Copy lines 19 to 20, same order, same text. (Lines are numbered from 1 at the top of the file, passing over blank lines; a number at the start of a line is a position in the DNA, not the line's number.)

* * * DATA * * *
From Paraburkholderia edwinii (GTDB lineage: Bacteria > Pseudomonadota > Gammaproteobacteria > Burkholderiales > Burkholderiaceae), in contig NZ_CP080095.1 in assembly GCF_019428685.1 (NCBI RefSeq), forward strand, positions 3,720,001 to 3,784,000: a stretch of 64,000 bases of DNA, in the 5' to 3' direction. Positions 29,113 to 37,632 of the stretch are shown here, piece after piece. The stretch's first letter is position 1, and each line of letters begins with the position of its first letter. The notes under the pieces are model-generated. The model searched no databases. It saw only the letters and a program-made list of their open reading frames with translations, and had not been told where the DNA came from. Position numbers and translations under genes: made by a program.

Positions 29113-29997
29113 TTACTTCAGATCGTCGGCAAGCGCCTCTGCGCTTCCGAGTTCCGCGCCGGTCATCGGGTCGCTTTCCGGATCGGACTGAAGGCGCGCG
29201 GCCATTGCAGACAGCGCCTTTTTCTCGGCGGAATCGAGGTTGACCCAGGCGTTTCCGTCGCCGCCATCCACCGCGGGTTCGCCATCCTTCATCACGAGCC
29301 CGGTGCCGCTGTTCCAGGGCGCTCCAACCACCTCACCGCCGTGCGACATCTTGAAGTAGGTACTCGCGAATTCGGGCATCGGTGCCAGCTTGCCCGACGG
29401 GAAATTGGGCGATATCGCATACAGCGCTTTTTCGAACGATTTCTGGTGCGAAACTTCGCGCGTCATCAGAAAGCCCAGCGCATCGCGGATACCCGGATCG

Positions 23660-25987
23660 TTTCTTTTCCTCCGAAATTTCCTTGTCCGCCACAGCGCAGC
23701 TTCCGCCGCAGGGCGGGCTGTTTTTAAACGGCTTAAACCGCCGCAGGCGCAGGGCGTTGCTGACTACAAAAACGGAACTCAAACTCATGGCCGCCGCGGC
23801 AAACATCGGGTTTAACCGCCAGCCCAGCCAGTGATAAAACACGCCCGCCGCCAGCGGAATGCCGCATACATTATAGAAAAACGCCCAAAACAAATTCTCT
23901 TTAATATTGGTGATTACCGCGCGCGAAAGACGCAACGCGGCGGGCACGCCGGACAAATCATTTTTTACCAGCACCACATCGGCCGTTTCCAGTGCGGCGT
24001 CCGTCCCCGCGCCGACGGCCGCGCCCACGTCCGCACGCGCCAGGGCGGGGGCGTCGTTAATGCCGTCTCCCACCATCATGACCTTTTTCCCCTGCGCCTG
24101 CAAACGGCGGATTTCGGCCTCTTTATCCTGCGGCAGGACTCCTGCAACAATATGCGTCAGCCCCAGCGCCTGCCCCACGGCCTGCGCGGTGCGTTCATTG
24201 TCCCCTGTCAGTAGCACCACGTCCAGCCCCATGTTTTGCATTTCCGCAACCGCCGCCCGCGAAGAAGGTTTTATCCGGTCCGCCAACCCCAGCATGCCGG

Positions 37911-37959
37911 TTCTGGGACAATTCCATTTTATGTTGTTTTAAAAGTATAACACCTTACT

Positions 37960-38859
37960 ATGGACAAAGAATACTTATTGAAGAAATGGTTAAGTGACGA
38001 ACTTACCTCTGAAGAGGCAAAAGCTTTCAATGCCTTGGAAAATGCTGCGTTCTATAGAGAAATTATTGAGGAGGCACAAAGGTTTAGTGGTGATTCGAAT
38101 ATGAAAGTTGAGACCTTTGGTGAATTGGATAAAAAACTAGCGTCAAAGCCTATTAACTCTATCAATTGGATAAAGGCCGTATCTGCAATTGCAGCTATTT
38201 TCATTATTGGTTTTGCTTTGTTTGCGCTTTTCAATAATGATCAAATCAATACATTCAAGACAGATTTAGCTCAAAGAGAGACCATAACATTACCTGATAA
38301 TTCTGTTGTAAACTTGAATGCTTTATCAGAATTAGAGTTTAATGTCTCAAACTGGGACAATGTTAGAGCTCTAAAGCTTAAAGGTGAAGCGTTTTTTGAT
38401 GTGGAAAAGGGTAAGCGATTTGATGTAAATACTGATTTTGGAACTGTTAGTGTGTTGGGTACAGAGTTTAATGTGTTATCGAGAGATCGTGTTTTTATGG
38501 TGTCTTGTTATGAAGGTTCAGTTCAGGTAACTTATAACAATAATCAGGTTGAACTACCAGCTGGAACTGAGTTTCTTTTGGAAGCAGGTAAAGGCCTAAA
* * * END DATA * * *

38001 ACTTACCTCTGAAGAGGCAAAAGCTTTCAATGCCTTGGAAAATGCTGCGTTCTATAGAGAAATTATTGAGGAGGCACAAAGGTTTAGTGGTGATTCGAAT
38101 ATGAAAGTTGAGACCTTTGGTGAATTGGATAAAAAACTAGCGTCAAAGCCTATTAACTCTATCAATTGGATAAAGGCCGTATCTGCAATTGCAGCTATTT